European Union considers ban on insecticides to save bees
The European Commission said Tuesday it will try again to get member states to back a two-year ban on insecticides harmful to bees whose numbers have been in sharp and worrying decline.
EU Health Commissioner Tonio Borg told EU agriculture ministers meeting in Brussels that he wanted to revisit the issue after the measure failed to get enough votes from national experts on a committee.
“The Commission still envisages to have measures in place” by July 1, Borg’s spokesman said, adding that the issue will now go to an appeal committee after further discussions.
The Commission wants the insecticides banned for use on four major crops — maize (corn), rape seed, sunflowers and cotton — in a bid to prevent a disastrous collapse in the bee population.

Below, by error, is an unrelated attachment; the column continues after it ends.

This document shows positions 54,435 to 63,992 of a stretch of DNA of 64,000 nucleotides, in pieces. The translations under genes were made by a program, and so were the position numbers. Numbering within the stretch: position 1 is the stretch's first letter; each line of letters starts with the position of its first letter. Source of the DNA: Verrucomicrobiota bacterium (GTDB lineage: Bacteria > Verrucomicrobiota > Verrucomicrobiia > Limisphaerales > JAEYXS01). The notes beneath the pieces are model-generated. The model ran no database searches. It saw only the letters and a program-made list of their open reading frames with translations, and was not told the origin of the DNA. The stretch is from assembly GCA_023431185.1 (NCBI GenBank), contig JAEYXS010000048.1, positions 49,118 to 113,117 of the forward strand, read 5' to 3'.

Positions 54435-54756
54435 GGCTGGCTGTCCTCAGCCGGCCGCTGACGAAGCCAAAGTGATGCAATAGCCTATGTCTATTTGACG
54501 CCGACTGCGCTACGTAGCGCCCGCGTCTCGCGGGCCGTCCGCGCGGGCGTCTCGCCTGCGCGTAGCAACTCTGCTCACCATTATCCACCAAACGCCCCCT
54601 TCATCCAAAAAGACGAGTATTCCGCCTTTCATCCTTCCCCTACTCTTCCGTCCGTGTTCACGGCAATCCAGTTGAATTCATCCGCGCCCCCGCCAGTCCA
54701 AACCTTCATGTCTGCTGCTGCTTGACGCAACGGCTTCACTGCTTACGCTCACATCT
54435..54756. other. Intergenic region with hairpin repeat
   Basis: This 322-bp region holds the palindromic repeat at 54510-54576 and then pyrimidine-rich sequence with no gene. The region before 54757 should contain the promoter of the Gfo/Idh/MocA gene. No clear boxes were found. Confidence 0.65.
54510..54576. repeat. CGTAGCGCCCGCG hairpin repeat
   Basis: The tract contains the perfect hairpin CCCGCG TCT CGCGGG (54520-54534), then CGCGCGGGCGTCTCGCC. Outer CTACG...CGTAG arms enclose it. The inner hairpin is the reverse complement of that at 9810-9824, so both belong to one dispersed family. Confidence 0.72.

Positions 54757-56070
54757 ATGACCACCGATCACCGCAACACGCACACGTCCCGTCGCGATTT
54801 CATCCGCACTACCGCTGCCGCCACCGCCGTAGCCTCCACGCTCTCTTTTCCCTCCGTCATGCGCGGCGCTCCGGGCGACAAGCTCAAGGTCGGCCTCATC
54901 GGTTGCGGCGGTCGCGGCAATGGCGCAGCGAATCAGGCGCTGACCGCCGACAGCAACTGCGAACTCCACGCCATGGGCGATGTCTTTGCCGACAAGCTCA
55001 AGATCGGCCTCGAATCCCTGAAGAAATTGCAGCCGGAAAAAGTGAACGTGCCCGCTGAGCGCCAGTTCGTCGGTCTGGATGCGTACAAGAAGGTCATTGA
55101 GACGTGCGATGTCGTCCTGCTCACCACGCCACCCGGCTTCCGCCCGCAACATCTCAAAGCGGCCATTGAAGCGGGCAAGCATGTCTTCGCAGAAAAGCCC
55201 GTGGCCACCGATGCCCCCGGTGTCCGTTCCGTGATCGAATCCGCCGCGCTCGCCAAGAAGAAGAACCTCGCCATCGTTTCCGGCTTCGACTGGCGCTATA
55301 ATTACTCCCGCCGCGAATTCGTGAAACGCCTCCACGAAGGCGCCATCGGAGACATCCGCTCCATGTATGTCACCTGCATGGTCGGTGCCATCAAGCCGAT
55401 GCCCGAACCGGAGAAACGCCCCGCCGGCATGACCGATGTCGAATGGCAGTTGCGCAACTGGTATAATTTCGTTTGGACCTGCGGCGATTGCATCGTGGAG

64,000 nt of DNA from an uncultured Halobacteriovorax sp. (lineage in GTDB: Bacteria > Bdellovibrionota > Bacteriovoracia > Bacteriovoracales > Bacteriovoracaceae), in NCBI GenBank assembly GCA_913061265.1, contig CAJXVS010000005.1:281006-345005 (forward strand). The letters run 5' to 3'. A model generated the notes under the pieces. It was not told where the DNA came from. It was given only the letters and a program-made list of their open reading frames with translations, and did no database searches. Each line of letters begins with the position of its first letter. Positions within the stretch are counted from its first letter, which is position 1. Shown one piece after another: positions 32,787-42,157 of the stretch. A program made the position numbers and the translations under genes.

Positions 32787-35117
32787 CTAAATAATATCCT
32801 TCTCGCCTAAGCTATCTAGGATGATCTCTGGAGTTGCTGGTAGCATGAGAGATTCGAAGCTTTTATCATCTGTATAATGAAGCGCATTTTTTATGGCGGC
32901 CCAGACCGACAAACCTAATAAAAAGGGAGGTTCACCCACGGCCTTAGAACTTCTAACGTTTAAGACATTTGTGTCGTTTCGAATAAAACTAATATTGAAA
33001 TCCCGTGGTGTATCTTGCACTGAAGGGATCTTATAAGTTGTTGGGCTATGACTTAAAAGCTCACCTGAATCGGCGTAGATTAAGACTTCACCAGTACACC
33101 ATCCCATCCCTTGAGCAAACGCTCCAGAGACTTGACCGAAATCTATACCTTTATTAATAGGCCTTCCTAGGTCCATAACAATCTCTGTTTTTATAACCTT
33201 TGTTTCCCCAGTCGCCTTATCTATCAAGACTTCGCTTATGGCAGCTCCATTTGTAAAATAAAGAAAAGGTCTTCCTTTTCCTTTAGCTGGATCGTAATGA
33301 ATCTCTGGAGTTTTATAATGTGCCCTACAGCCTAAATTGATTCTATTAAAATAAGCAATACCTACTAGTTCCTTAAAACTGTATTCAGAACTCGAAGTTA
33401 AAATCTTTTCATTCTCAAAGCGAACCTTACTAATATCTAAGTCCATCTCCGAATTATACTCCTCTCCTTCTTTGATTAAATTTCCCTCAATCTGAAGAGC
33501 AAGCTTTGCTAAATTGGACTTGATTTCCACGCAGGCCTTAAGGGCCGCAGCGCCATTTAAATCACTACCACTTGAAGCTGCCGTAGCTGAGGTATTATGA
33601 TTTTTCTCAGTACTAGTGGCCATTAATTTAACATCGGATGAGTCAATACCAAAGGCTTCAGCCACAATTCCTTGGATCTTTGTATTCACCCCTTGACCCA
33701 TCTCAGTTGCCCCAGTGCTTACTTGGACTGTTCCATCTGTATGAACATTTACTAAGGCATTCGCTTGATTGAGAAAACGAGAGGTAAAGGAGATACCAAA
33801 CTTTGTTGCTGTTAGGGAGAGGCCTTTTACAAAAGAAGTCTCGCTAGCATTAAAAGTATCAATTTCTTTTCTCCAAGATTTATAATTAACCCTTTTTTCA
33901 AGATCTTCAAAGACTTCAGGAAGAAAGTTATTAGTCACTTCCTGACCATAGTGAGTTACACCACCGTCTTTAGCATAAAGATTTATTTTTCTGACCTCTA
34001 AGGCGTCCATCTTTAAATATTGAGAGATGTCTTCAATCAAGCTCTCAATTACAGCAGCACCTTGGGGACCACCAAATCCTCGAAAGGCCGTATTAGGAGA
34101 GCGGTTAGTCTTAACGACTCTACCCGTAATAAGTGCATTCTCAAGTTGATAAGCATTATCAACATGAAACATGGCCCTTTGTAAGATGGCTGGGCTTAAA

Experts have isolated three compounds causing concern — clothianidin, imidacloprid and thiamethoxam, known as neonicotinoids — which are present in insecticides produced by pharmaceutical giants Bayer, Syngenta and Cruiser OSR.
The European Food Safety Authority (EFSA) said in a recent report that the insecticides posed “disturbing” risks to bees and other pollinating insects vital for human food production.
Swiss-based agrichemical giant Syngenta last month urged Brussels to withdraw the plan, saying the EFSA report was “fundamentally flawed”.
Borg’s spokesman said that with the plan under consideration since May 2012 and the EFSA report to hand, “the time is ripe to act”.